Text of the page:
To handle that sort of stress, the wheel discs are made of a special aluminum alloy created for cutting-edge aerospace applications called 7037, which includes traces of zinc, copper, and manganese. This is forged into a "cheese" in a 3,600 tonne (4,000 ton) hot press and a 20,000 tonne (22,000 ton) cold press with a high degree of precision to make sure that each wheel is perfectly balanced.

According to Bloodhound SSC, the purpose of all this heating and squashing is to press the crystalline structure of the aluminum to remove any voids and form a stronger, more compact matrix that has a radial pattern like the spokes of a wheel.

However, such strengthening, followed by precision machining by the Castle company and testing by Rolls Royce, has its limits and should the ground crew overlook a single stone or the car kick one up from beneath the desert floor, the results could be catastrophic. A foreign object hitting the wheel could cause to lose its balance, which would quickly damage bearings and increase the wobble until the wheel tore itself apart in a manner normally only seen in an exploding jet turbine.

The wheel discs were forged in hot and cold hydraulic presses
The wheel discs were forged in hot and cold hydraulic presses

Another danger is that the front wheel could fire a pebble at the rear wheel or into the body of the car at supersonic speeds. This could be extremely dangerous for the driver Andy Green despite the carbon composite cockpit. To protect against this, Morgan Advanced Materials is developing lightweight composite ballistic panels to guard the cockpit and other vital areas.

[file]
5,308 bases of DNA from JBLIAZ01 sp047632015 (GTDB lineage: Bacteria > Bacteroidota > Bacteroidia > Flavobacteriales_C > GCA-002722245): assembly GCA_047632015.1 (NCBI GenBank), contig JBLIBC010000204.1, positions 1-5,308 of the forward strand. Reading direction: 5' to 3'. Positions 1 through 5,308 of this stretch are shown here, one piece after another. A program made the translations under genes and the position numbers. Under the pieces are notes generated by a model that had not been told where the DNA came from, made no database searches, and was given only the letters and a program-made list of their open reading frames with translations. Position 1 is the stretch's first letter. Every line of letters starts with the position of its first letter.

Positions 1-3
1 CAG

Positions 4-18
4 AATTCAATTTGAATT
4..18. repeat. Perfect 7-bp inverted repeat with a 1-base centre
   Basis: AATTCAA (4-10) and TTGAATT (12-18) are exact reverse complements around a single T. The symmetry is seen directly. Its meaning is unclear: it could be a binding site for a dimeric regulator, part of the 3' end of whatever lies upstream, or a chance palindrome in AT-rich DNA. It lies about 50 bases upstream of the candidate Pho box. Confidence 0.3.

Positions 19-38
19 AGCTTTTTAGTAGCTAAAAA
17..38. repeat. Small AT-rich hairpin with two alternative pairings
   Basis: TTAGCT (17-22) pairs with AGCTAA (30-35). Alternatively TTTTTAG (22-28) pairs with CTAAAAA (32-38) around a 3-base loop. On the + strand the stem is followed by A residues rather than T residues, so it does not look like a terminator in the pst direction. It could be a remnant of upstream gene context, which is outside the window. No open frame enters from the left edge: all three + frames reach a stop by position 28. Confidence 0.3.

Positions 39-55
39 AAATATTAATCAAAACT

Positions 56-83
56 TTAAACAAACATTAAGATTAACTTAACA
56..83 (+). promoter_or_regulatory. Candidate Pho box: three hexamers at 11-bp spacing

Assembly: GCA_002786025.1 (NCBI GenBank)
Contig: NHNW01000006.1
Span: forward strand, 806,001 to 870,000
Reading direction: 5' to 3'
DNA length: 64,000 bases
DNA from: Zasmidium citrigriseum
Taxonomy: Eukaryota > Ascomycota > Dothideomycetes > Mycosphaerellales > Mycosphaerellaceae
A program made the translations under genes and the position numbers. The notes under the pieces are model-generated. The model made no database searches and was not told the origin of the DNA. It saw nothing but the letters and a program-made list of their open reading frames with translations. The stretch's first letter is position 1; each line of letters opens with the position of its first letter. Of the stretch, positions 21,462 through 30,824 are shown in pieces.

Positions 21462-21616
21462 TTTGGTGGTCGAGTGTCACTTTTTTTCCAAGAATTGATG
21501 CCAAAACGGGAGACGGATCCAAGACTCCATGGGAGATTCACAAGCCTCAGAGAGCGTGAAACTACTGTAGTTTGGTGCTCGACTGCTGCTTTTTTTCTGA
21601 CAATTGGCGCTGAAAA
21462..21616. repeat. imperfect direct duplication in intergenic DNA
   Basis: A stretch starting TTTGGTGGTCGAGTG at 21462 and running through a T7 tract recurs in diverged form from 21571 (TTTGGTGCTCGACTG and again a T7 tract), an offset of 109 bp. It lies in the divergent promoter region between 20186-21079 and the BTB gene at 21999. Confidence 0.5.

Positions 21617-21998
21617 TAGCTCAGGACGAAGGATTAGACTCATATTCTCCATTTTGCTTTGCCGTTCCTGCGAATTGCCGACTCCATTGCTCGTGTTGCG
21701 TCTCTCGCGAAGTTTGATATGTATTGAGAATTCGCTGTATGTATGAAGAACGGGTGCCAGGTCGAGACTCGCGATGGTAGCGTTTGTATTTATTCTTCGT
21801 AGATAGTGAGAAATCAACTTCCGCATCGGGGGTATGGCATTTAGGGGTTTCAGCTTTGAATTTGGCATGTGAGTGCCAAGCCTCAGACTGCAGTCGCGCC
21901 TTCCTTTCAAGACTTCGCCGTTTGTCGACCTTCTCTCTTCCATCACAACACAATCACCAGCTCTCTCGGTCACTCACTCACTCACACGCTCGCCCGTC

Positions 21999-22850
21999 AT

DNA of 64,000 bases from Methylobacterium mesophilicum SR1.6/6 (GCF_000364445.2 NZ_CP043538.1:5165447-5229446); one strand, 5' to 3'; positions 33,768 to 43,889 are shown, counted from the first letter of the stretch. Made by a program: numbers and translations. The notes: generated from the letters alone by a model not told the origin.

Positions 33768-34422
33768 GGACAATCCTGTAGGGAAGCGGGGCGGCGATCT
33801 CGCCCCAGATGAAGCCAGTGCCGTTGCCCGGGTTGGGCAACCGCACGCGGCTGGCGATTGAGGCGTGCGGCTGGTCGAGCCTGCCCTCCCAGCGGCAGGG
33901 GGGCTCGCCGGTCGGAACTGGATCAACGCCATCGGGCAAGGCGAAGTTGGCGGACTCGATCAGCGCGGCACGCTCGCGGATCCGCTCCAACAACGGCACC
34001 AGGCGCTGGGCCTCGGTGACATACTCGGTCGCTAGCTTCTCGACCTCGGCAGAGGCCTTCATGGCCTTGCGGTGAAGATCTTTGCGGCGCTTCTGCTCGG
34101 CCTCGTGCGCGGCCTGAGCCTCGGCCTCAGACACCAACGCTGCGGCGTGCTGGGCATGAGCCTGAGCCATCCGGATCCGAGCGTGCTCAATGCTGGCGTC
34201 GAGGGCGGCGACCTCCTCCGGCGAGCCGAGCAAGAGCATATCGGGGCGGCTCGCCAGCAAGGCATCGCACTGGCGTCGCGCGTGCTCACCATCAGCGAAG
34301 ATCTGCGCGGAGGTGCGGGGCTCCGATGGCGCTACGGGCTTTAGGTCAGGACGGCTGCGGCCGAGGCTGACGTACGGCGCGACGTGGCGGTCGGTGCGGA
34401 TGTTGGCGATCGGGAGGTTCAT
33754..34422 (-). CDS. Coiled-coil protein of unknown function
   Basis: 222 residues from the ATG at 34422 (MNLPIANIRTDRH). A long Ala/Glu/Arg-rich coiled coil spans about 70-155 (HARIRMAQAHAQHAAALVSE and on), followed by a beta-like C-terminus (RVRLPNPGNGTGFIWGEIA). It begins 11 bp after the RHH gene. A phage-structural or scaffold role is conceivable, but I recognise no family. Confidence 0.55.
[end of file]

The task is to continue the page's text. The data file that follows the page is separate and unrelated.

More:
These panels are slightly curved to fit the cockpit and other points, but this has the additional advantage of providing a surface for flying objects to strike at an angle rather than dead on. The panels are made out of millions of woven glass fibers that act as energy absorbers. They work not by stopping the projectile, but by dissipating the energy. According to Morgan, as the projectile hits, it tears the fibers. Each tear takes energy and as the projectile rips through the laminated mats, it loses a lot of energy and minimizing damage.

A ballistic panel being tested for impact resistance
A ballistic panel being tested for impact resistance

Morgan has been subjecting the glass fiber mats to tests involving a gun designed to produce the force of a cricket ball traveling at 2,000 mph (3,218 km/h). The company fired metal sabots that simulate the largest piece that could come off the wheels prior to a total failure, and results so far have been positive. The test panels look as though they've been attacked by a buzz saw, but they manage to adequately decelerate the projectile.

If all goes according to schedule, the Bloodhound will make its attempted record run next year in South Africa using its triple power plant of a hybrid rocket motor, F1 racing engine, and the jet engine from a Typhoon fighter.

The video below shows the composite ballistic panels being tested.

Source: Bloodhound SSC

Shooting BLOODHOUND SSC - Ballistic tests on cockpit protection panels

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3 comments
Ikeleaka Kaluva
Maybe they should consider layering about 6 inches of large gaged rock salt on the ground to run over
PaulYak
Following on from comment above, to use large rock salt to make perfect track way, use a second coating of finer rock salt slight damped, to fill most gaps. Use a highway machines to tamp/roll the surface till correct strength. I don't mean wet it, just very fine mists, then tamp/roll again, allow to dry (test then redo till happy). This might work to try and ensure a uniform, solid surface.
Such huge forces involved, I doff my cap to these guys, especially the pilot. Gods speed to you all.
Nelson Hyde Chick
Going supersonic in a car, what a waste of resources, and just to fulfill some rich guys' vanity.